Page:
Remember that not everybody will be able to progress at the same rate. It may pay you, at this stage to look at your training diary log and see how much you have accomplished since you started.

Stage 5 – Increasing weekly mileage

All we are trying to do from here on is to increase the weekly mileage. I do not normally advise my runners to increase their running by more than 2 miles in total a week. Normally I do this by adding 1 mile on to runs. This is what is done in this programme. It is in some ways harder for beginners as the percentage increase is much more (i.e. 30% on your two mile run). However having got over the initial bits of the training schedule your running capabilities are now increasing rapidly. Provided that you listen to your body and do not exceed the suggested schedules you should not come to harm.

DAY 1 go for a 3 mile jog

DAY 2 ask the question if you feel tired.

  • if you feel tired, then jog 10 minutes then finish the week with two mile Runs, and 7th day rest day. Then repeat the week until you can say No on day 2
  • if you feel fresh, then run 2 miles on days 2,3,4,5, and 3 miles on day 6

Beyond Stage 5 – Further increases in mileage

The schedule below shows how you could further increase your weekly mileage. What you should do is apply the basic principles we have been using in the initial phases. When you have completed a week move to the next week, and attempt to do the schedule. However if you are tired the day after a session (and you have kept to the guidelines and have only been jogging/easy running) then reduce the next day's training by one mile and complete the week at the previous week's level. If you are unable to complete the desired level then the next go back to the previous week's schedule repeat this before moving up again.

By listening to your body you should be able to progress at a pace which is suitable for yourself.

From jogging to marathon training schedule

  Day 1 Day 2 Day 3 Day 4 Day 5 Day 6 Day 7 Mileage
Wk 1 10 mins
REST 10 mins
REST 10 mins
REST 10 mins
40 mins
Wk 2 10 mins
10 mins
10 mins
10 mins
10 mins
10 mins
REST 60 mins
Wk 3 2 miles 10 mins
2 miles 10 mins
2 miles 10 mins
REST 6 miles
+ 30 mins jog
Wk 4 2 miles 2 miles 2 miles 2 miles 2 miles 2 miles REST 12 miles
Wk 5 3 miles 2 miles 2 miles 2 miles 2 miles 3 miles REST 14 miles

Wk 6

3 miles 2 miles 3 miles 2 miles 3 miles 3 miles REST 16 miles
Wk 7 3 miles 3 miles 3 miles 3 miles 3 miles REST 3 miles 18 miles
Wk 8 4 miles 3 miles 3 miles 3 miles 3 miles REST 4 miles 20 miles
Wk 9 5 miles 3 miles 4 miles 3 miles 3 miles REST 4 miles 22 miles
Wk 10 6 miles 3 miles 4 miles 4 miles 3 miles REST 4 miles 24 miles
Wk 11 7 miles 3 miles 4 miles 4 miles 4 miles REST 4 miles 26 miles
Wk 12 8 miles 4 miles 4 miles 4 miles 4 miles REST 4 miles 28 miles
Wk 13 9 miles 4 miles 4 miles 4 miles 5 miles REST 4 miles 30 miles
Wk 14 10 miles 4 miles 5 miles 4 miles 5 miles REST 4 miles 32 miles
Wk 15 11 miles 4 miles 5 miles 5 miles 5 miles REST 4 miles 34 miles
Wk 16 12 miles 4 miles 5 miles 5 miles 5 miles REST 5 miles 36 miles
Wk 17 13 miles 5 miles 5 miles 5 miles 5 miles REST 5 miles 38 miles
Wk 18 14 miles 5 miles 5 miles 6 miles 5 miles REST 5 miles 40 miles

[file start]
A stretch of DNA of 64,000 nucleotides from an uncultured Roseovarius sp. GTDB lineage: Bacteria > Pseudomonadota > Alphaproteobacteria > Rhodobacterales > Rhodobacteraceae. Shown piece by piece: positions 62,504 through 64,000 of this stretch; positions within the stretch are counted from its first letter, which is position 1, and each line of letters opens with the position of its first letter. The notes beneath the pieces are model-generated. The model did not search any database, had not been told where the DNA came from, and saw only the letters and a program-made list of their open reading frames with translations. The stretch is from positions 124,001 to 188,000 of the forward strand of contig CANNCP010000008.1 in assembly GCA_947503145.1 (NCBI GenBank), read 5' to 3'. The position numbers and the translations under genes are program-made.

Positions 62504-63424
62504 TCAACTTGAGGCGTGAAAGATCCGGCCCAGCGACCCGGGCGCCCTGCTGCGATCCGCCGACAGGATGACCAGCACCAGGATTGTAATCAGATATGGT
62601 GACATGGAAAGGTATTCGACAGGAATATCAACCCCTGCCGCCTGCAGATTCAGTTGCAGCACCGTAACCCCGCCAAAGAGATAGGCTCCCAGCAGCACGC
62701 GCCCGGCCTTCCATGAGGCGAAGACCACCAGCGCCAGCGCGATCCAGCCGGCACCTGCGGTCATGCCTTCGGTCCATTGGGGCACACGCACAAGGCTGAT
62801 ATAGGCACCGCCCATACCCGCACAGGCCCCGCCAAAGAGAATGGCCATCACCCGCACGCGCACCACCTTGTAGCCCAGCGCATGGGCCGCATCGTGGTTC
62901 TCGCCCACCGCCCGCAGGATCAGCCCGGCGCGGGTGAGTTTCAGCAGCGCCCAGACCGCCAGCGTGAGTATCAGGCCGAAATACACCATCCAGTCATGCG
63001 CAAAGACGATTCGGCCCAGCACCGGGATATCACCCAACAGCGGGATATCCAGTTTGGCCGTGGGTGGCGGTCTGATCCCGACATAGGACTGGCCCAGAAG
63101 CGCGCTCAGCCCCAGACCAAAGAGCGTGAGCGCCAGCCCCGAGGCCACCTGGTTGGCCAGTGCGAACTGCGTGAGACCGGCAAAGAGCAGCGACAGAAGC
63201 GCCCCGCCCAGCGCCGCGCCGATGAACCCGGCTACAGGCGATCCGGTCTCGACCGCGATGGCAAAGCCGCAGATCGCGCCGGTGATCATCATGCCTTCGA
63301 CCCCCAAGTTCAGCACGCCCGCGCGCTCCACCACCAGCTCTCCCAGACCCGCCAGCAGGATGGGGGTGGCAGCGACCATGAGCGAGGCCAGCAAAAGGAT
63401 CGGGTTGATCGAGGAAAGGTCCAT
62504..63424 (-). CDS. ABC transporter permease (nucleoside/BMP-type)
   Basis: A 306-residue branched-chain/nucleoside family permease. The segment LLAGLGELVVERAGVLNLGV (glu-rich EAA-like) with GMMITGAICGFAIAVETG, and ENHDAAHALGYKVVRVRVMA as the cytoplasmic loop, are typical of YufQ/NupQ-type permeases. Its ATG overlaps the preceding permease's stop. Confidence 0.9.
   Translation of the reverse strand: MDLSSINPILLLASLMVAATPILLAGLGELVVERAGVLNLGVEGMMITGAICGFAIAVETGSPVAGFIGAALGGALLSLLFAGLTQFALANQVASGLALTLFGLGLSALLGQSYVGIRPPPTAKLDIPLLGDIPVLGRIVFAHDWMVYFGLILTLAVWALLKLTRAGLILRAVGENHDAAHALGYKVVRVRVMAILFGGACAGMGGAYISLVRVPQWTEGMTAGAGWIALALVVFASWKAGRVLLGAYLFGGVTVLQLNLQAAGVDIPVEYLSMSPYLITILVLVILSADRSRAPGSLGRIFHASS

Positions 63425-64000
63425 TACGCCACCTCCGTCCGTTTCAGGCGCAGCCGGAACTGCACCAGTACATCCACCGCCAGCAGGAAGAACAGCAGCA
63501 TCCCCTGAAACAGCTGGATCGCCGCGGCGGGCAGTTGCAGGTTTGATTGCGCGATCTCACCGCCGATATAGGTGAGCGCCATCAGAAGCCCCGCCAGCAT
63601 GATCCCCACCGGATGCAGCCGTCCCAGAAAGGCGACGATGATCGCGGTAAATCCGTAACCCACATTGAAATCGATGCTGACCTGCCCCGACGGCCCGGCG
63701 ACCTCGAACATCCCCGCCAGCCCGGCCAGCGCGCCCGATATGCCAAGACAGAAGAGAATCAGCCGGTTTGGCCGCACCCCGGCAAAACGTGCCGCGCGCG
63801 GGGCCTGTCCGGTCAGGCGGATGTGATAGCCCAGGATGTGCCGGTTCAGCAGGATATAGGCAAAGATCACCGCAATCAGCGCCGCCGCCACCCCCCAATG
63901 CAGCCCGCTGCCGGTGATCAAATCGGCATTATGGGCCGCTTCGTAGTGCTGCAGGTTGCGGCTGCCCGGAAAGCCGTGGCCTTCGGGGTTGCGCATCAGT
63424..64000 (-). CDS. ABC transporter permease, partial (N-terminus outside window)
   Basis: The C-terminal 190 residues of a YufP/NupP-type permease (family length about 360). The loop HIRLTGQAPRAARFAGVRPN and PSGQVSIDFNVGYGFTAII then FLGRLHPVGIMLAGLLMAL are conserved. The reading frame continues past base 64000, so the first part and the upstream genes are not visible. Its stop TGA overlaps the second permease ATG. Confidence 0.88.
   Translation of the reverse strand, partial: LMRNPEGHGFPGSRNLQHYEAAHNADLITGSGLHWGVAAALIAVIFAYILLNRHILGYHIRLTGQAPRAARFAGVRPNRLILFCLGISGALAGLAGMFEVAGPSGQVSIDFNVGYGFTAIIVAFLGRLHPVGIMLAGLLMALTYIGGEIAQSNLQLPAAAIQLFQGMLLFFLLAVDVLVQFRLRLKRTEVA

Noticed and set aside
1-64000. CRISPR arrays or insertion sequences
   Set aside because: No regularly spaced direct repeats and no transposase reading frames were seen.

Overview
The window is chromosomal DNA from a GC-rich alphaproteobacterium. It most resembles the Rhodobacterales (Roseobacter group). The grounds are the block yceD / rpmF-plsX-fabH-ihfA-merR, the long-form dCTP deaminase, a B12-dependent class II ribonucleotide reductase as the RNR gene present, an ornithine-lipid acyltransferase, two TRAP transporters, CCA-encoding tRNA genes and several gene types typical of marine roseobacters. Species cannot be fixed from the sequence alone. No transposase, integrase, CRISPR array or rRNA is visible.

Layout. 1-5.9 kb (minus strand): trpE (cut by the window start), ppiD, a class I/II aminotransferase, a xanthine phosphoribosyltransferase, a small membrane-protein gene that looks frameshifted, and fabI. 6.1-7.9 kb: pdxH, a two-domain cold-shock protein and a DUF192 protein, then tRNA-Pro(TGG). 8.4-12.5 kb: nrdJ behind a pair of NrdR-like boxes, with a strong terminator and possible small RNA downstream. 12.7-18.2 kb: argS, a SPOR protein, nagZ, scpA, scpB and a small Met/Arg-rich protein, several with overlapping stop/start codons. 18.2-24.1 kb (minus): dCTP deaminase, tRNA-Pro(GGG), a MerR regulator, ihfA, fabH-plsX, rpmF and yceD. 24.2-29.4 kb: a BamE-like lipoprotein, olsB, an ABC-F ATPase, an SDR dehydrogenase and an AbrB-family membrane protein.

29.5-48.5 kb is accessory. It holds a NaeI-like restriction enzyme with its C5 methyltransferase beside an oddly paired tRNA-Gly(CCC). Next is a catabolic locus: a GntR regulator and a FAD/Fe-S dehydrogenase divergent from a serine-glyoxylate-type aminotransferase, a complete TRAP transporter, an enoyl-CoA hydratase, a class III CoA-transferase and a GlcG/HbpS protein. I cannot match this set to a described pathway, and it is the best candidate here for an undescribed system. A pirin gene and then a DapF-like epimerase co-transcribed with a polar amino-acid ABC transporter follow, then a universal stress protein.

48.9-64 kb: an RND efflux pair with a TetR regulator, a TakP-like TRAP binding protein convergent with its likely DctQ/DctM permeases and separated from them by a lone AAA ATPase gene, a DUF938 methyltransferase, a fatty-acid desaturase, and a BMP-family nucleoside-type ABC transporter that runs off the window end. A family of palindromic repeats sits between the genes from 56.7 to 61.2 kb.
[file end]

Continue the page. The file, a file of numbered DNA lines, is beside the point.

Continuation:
Wk 19 15 miles 5 miles 6 miles 5 miles 6 miles REST 5 miles 42 miles
Wk 20 16 miles 5 miles 6 miles 6 miles 6 miles REST 5 miles 44 miles
Wk 21 17 miles 5 miles 6 miles 6 miles 6 miles REST 6 miles 46 miles
Wk 22 18 miles 6 miles 6 miles 6 miles 6 miles REST 6 miles 48 miles
Wk 23 19 miles 6 miles 6 miles 6 miles 6 miles REST 6 miles 50 miles
Wk 24 20 miles 6 miles 6 miles 6 miles 6 miles REST 7 miles 52 miles
Wk 25 20 miles 6 miles 6 miles 6 miles 6 miles REST 7 miles 54 miles
Wk 26 20 miles 6 miles 6 miles 6 miles 6 miles REST 8 miles 56 miles

The schedule above could be used to build up to a marathon. However this may not be your goal, and you may wish to halt at about 13 /14 miles (or less) as your longest runs, and gradually increase other runs during the week to fit in with the longer runs on your clubs training nights. For example, Serpentine Running Club’s club runs are on Wednesday evenings and Saturday mornings and there is an option of an 8 miles (approximately) run. So if we were halting our long run at 15 miles we could modify the schedule from week 19 to look like the example below.

Week Sun Mon Tues Wed Thurs Fri Sat Mileage
19 15 5 6 5 6 rest 5 42
20 15 5 6 6 6 rest 6 44
21 15 5 6 7 6 rest 7 46
22 15 5 6 8 6 rest 8 48
23 15 5 6 8 6 rest 8 48

Others of you who want to use running to keep fit might wish to curtail the amount of training at a lower mileage. Running for 30 to 40 minutes 4 days and 60 minutes on two other days of the week can keep you quite fit. So this modification would be to the schedule is to build up to about week 10 (depending on your pace) and then maintain this level of running. This again fits in with the Serpentine Running club club runs of 4 miles on Wednesdays and Saturdays.

Week Sun Mon Tues Wed Thurs Fri Sat Mileage
X 6 miles 3 miles 4 miles 4 miles 3 miles rest 4 miles 24 miles

Running pace

The start of this schedule is jogging. However as your fitness level improves you will no doubt feel an urge to speed up. This is fine however you do not want to be running flat out or find yourself gasping for breath getting into oxygen debt. The pace that you should gradually work towards running is a pace at which you can still talk comfortably. This, will be just slightly slower than your marathon pace. If you find however that this is too slow for your taste please read the articles on improving your running. Bear in mind that a day’s hard training should be followed by a recovery day (training at slower than marathon pace).

Running clubs

I hope that having read the article that you now feel able to embark on a lifetime of running. If you are not already a member of a running club think of joining one. The main benefits are on the social side, and include;

  • finding people to run with at your pace,
  • being able to attend organised training sessions
  • participating in events in club colours (whether as a fun runner or serious competitor)
  • obtaining support, encouragement, advice from other runners and coaches.

Good luck with your running, I hope that you attain your goals.

Derek Turner